Click Image to Enlarge Original Art
Electra by Sophocles endures as one of the most studied and performed classical dramas. Its central character is a towering figure in Greek tragedy whose quest for revenge stirs a tidal wave of powerful emotion, and as Freud observed, resonates deeply in the human psyche.
Sophocles c.496-406 B.C.
A Greek tragic poet, Sophocles was a younger contemporary of Aeschylus and an older contemporary of Euripides. A respected public figure, a general and a priest, he won many dramatic prizes from 468 on, composing in all about 123 dramas. An innovator for the stage he added a third actor, increased the size of the Chorus, abandoned the trilogy for the self-contained tragedy, and introduced scene painting.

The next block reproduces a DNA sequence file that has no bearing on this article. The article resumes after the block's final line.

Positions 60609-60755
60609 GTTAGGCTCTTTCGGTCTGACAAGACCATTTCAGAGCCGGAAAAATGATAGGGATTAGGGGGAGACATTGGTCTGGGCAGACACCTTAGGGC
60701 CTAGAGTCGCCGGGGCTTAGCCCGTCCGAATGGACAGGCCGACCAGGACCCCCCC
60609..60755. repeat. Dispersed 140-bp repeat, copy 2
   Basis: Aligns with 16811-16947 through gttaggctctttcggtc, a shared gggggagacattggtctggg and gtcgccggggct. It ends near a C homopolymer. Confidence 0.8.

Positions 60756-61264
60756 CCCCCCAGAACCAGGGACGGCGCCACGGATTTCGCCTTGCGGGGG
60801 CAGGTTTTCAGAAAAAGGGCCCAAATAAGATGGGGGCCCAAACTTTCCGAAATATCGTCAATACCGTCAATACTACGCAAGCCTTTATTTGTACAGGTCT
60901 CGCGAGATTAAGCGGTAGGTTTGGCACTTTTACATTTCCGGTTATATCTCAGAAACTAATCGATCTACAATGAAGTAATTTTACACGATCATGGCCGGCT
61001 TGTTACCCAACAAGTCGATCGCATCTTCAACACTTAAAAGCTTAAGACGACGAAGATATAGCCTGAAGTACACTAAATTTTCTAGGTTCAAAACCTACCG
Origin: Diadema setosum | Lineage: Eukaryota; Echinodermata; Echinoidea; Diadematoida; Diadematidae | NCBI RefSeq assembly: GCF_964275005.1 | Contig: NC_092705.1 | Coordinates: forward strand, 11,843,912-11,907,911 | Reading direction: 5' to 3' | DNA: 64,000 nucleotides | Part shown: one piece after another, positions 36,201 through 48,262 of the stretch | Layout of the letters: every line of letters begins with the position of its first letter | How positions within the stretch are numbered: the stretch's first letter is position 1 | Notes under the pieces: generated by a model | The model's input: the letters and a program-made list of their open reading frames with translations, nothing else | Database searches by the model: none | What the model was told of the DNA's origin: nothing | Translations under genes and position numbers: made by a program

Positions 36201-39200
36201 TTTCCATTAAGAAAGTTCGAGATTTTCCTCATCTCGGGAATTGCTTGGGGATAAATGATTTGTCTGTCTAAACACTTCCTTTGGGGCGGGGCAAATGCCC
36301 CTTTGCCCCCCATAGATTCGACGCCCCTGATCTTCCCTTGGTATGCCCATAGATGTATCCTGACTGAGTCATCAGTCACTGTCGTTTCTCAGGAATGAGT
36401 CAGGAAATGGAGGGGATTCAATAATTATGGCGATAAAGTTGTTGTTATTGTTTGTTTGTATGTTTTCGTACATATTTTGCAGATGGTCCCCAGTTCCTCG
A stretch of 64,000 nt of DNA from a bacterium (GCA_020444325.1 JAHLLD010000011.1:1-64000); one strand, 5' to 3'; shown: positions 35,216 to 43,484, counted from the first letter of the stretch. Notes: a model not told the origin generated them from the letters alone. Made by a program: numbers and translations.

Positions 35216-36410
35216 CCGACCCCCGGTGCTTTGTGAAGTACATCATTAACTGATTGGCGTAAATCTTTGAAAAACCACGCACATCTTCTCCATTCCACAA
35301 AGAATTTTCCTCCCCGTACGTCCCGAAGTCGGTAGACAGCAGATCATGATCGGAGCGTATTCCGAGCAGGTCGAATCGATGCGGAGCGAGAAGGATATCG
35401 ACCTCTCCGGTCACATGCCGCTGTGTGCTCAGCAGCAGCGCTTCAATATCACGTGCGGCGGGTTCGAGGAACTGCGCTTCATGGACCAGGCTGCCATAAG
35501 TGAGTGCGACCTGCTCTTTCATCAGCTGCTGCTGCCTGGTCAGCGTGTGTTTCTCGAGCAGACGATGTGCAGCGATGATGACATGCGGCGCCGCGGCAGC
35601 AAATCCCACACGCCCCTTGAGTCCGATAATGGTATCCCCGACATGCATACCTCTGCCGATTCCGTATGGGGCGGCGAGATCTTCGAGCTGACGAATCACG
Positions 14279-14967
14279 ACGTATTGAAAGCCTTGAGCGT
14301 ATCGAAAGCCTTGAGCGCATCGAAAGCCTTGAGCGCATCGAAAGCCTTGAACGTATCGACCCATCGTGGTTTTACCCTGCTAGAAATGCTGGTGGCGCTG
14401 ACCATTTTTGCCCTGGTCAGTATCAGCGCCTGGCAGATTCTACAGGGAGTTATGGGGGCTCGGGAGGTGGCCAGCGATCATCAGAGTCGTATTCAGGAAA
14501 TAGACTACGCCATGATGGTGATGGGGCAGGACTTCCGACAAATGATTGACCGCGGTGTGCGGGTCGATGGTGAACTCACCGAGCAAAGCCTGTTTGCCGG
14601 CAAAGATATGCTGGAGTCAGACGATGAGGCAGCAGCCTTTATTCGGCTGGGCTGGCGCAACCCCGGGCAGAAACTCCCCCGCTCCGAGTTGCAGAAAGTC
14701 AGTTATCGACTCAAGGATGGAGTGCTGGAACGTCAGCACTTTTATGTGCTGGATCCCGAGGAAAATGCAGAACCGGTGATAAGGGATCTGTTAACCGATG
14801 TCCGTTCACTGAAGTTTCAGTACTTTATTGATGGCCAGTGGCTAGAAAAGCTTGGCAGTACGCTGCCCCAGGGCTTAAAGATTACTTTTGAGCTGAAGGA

Seven complete plays and over 1,000 fragments of his works survive. His best-known works include Antigone (c.441); Oedipus Rex or Oedipus Tyrannus (c.429), Electra; Trachiniae; Philoctetes (409); and Oedipus at Colonus (401).
Sophocles characters are dramatically interesting in that their fates are determined more by their own faults than by the Aeschylean gods; as such they have profoundly influenced western tragedy.